.an ugly run until we picked up a tug
a few utiles off Fort Huron. There
was a bead wind, with tacking and
beating, and -pray jumping halfway
to tile topsail yard, The men of the
fo'eastlo looked iip.m her a "a i-cg'lar
built angel," as one of them expressed
it, and as for me. why. she'd got to
windward of me the vt rv first, night,
and was now driving me on the rocky
shore of "over ears in love" every
hour. She pulled at the halyards of
the big yard with the men, suug"oh
hol" as they pulled, and a dozen times
a day she would sly back, take Ihe
wheel from the man on duty, find
would hold the Happy Day so near
the conipa-s point for half an hour that
tlie men felt ashamed to see the schoon
er "yawning" as the w heel was passed
over io their care.
We bad a better time after the tug
took ih. and our n ip down tlnotteh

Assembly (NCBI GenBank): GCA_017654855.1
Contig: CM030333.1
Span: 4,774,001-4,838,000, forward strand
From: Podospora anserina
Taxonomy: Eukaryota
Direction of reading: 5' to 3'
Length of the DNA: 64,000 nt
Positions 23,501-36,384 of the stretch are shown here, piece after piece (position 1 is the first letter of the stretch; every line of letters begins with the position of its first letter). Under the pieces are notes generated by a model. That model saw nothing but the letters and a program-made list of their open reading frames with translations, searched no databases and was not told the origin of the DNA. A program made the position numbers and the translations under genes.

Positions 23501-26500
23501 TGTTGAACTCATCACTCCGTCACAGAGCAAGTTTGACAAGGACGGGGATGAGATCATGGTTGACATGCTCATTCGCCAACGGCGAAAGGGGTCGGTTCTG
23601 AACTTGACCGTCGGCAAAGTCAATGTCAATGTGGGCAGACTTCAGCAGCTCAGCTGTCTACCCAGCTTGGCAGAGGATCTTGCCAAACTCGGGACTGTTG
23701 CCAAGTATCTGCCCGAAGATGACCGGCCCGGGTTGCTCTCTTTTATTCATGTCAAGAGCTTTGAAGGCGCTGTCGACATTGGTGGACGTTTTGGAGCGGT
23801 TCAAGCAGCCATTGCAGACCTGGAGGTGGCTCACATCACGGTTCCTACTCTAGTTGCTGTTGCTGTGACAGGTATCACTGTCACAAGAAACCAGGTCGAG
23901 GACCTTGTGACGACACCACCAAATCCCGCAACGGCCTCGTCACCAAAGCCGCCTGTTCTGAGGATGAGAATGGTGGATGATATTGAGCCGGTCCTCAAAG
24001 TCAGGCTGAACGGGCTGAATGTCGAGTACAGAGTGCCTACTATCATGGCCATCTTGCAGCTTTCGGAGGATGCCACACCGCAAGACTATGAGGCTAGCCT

the big rivers was easy enoiigh. The
lean at ihe Wheel laid only to steer
w ith the tug, and tile rest of ns had
nothing (oilo. As we got tlotvu to
Detroit It whs about 5! o'clock in ihe
afternoon, and the old man called me
into the cabin. The sky had a leaden
cast, and even a sailor's child could i
have told that an ugly storm was
"Matey." commence'! th" old man, j
a- I took a seat and drew up lo the I
lable, "ye must take good care of Jen- !
nie. ifye don't make her a Somlhus- j
baud. I'll come back and haunt ye if I
there is such a thing in the book 1"
"What do you mean 1" I replied
looking sharply into his face to -ce If
he hail not taken a glass too much.
"I aiut drunk it isn't that," lie re
plied, "hut something's going to hap-"-n.
The Happy Day t- going In be
wrecked, and you ami the girl will be
the only one's saved ! Don't dispute it.
because I've dreamed it three times
over, and I've made all preparations.
Ve'll tiud -nine valuable papers in my